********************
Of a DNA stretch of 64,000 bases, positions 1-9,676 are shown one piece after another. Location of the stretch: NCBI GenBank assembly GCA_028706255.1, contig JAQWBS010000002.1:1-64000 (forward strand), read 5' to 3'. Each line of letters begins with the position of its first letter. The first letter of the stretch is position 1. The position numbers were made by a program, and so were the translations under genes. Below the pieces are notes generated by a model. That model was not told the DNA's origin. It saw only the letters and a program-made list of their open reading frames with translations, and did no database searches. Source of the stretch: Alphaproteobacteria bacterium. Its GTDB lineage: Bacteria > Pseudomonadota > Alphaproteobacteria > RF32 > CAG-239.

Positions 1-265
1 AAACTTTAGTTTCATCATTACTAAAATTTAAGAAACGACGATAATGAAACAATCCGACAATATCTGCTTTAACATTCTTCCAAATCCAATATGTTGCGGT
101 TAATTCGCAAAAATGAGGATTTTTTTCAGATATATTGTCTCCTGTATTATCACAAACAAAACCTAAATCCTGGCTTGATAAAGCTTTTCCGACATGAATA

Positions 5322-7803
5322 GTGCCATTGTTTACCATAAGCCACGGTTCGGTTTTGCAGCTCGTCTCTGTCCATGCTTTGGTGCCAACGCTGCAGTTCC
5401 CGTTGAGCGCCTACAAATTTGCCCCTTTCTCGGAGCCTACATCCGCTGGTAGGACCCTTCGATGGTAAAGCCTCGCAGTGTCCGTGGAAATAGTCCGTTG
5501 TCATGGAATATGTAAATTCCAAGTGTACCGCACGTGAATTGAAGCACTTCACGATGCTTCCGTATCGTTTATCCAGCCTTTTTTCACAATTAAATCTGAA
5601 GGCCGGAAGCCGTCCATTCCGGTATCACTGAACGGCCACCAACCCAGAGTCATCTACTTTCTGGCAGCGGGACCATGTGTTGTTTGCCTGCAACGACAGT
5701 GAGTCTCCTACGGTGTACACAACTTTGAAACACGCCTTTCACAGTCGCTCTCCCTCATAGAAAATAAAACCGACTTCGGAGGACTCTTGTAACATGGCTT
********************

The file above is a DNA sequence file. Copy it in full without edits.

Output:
Of a DNA stretch of 64,000 bases, positions 1-9,676 are shown one piece after another. Location of the stretch: NCBI GenBank assembly GCA_028706255.1, contig JAQWBS010000002.1:1-64000 (forward strand), read 5' to 3'. Each line of letters begins with the position of its first letter. The first letter of the stretch is position 1. The position numbers were made by a program, and so were the translations under genes. Below the pieces are notes generated by a model. That model was not told the DNA's origin. It saw only the letters and a program-made list of their open reading frames with translations, and did no database searches. Source of the stretch: Alphaproteobacteria bacterium. Its GTDB lineage: Bacteria > Pseudomonadota > Alphaproteobacteria > RF32 > CAG-239.

Positions 1-265
1 AAACTTTAGTTTCATCATTACTAAAATTTAAGAAACGACGATAATGAAACAATCCGACAATATCTGCTTTAACATTCTTCCAAATCCAATATGTTGCGGT
101 TAATTCGCAAAAATGAGGATTTTTTTCAGATATATTGTCTCCTGTATTATCACAAACAAAACCTAAATCCTGGCTTGATAAAGCTTTTCCGACATGAATA

Positions 5322-7803
5322 GTGCCATTGTTTACCATAAGCCACGGTTCGGTTTTGCAGCTCGTCTCTGTCCATGCTTTGGTGCCAACGCTGCAGTTCC
5401 CGTTGAGCGCCTACAAATTTGCCCCTTTCTCGGAGCCTACATCCGCTGGTAGGACCCTTCGATGGTAAAGCCTCGCAGTGTCCGTGGAAATAGTCCGTTG
5501 TCATGGAATATGTAAATTCCAAGTGTACCGCACGTGAATTGAAGCACTTCACGATGCTTCCGTATCGTTTATCCAGCCTTTTTTCACAATTAAATCTGAA
5601 GGCCGGAAGCCGTCCATTCCGGTATCACTGAACGGCCACCAACCCAGAGTCATCTACTTTCTGGCAGCGGGACCATGTGTTGTTTGCCTGCAACGACAGT
5701 GAGTCTCCTACGGTGTACACAACTTTGAAACACGCCTTTCACAGTCGCTCTCCCTCATAGAAAATAAAACCGACTTCGGAGGACTCTTGTAACATGGCTT